Another Employee Tool in the HR Shed

In all my years in the restaurant/bar/hospitality industry, I have never run into the hiring situation that we are in today. I don’t have one customer in any state who has all the employees that they need. Some clients have 90 percent of the staff they need, but most are closer to 50 or 60 percent.

As I have written in the past, the most important thing you can do is to hold on to the staff you have.  You have given raises and days off and have overlooked staff coming in late or calling out at the last minute. All of these are Band-Aids. The question is: How can I determine what is important to my team and what will make them more dedicated to my operation?

The answer is to give each individual employee what they need and not necessarily what they tell you they want.

Distinguishing the “need” from the “want”

There have been great employees in the past few years who have left positions, many of them without a new position to go to, even after we offered them raises of 20 or 30 percent. To me this was crazy, and I really felt that there was something that I and my clients were missing.

I have never been a big one for applying psychology to our industry. However, after the past two years of not finding employees and losing some of the best staff I have known, I knew I had to move outside my own preconceptions about personality assessments and motivation analysis. There are quite a few companies out there that offer this type of testing, and I found one that I felt hit the mark for me. The testing gives me a great overview of what motivates an existing employee, and the test only takes 10 to 15 minutes.

If money is not the motivator, what is?

I have found that the most important part of these assessments is talking over the results with the employee. The first reason is that the employee feels that you are taking the time for some really important one-on-one time with them. Employees who feel respected by owners and managers are more dedicated and, therefore, stay on the job longer. We have not even gotten into the assessment, but we have already affected the employee in a positive way.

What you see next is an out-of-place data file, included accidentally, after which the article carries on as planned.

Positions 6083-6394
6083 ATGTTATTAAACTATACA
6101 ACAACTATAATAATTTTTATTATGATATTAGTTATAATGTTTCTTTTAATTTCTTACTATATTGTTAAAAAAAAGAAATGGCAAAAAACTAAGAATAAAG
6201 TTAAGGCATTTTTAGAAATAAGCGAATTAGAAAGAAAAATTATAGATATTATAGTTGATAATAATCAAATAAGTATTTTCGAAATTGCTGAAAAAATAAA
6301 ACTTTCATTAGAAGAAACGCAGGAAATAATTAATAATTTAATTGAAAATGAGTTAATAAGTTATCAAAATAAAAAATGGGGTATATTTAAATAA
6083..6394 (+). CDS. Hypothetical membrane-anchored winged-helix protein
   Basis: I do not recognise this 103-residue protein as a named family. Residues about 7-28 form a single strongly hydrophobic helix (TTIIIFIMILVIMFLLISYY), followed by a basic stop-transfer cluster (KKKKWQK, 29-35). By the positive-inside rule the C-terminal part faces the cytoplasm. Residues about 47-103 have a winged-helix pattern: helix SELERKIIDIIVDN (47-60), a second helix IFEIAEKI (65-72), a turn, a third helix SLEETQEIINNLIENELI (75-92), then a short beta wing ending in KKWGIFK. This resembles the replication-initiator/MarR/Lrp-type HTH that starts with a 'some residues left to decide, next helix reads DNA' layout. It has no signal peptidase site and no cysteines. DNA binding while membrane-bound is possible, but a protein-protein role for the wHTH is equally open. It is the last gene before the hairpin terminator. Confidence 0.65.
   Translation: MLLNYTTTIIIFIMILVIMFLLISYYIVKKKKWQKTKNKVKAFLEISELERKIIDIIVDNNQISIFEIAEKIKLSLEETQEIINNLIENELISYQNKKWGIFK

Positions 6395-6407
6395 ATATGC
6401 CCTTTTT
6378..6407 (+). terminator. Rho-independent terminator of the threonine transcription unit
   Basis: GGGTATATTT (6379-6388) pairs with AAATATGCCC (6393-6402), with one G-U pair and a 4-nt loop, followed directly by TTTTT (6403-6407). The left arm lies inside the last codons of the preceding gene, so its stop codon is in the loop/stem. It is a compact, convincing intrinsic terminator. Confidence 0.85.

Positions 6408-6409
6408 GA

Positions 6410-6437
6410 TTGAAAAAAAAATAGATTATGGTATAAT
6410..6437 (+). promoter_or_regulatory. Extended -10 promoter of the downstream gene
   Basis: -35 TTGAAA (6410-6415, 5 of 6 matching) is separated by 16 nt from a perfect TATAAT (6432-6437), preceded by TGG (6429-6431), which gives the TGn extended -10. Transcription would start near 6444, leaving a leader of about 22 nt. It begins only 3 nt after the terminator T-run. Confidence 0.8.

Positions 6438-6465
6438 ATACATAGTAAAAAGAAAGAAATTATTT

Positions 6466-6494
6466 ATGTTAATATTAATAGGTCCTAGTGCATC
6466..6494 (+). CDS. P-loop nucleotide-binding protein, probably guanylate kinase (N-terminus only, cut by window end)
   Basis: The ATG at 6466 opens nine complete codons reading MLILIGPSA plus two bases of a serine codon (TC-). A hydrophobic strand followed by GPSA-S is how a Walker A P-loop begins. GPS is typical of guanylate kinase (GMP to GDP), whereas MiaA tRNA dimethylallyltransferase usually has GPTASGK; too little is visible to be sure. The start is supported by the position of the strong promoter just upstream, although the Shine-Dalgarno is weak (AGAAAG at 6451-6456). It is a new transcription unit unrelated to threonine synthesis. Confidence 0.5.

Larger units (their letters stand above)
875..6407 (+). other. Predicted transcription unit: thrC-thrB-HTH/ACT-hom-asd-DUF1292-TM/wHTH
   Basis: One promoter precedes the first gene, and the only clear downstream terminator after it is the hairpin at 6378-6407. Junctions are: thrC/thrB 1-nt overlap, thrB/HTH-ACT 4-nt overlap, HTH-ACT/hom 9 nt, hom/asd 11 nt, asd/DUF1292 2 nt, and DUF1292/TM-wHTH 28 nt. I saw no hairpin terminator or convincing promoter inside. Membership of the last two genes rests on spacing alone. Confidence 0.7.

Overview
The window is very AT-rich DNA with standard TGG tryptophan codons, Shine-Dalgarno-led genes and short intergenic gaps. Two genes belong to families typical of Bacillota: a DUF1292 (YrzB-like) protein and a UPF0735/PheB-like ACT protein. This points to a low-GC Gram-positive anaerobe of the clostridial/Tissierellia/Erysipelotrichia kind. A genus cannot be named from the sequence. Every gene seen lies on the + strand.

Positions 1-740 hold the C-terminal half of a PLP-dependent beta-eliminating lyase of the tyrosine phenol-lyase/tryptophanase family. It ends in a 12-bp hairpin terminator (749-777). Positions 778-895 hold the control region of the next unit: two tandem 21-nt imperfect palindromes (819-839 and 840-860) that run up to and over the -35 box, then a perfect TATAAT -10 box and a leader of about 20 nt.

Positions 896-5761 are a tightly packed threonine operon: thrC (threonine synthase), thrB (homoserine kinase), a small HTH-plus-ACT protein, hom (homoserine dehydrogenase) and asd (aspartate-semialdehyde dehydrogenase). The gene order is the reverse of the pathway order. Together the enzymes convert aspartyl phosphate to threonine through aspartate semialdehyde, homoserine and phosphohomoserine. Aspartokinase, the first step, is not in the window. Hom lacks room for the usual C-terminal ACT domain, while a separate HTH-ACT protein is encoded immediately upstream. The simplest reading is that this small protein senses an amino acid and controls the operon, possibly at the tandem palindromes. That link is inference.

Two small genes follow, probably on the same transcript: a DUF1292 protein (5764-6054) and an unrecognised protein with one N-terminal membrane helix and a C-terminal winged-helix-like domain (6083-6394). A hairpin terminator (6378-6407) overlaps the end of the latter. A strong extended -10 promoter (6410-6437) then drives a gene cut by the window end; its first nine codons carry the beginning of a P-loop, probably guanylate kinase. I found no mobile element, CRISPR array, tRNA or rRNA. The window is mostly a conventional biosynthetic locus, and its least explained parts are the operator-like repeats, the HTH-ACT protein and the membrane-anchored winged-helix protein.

Here are a few ways that the assessment helped us motivate and keep staff.

How are staff most productive? In one example, we gave the assessment to a lead production cook who started early in the morning and worked by himself for the first four hours. In the first paragraph of the assessment, we learned that this employee would be MOST productive when partnering with another person. This means that, while he was productive, he could be happier and more productive with a prep partner. We changed the schedule to have the prep people come in earlier and work in teams. Production is up and no one has left. No raise required!

What are their barriers? As we learned what would make the employee happier and more productive, we spent time reviewing a key portion of the assessment that focuses on making the employee more successful. This is a great long-term lesson for the employee because it will make them better at their job and therefore more valuable in the job market.

In one example, the employee learned that they were not being challenged enough and they were having difficulty expressing their feelings to management. A frustrated employee is one who will leave sooner rather than later. This really opened the lines of communication for both the employee and management. We now touch base with this employee every day in a more meaningful way. No raise required!

What about teamwork? Another thing the employee and manager learned was how this employee could work more productively with a team. What we learned from his assessment really applies to all our staff. They want to understand the rules and structures in advance and, at the same time, they don’t want to be overwhelmed, which makes them feel like they are failing. We also learned the importance of setting up simple methods of communication so that the staff could let us know what they need. No raise required.

After assessment, managers become better communicators

I have reviewed many studies that show people quit their jobs for many reasons, and money is far down the list. The No. 1 reason that employees leave their jobs tends to be lack of training or lack of respect.

After giving a number of these assessments to employees, the managers learned that overall they were  poor communicators. They are great at telling people what to do, but not great at saying thank you or giving feedback. Please note that I said feedback and not positive feedback. What we learned through these assessments is that employees want feedback that makes them better at their jobs.

Certainly, these assessments are great tools for understanding the needs of the employee. However, an assessment is not magic. It only works if we as managers and owners are willing to look at ourselves critically. If the assessment shows that the employee is not getting enough feedback or training, that’s our problem, not theirs.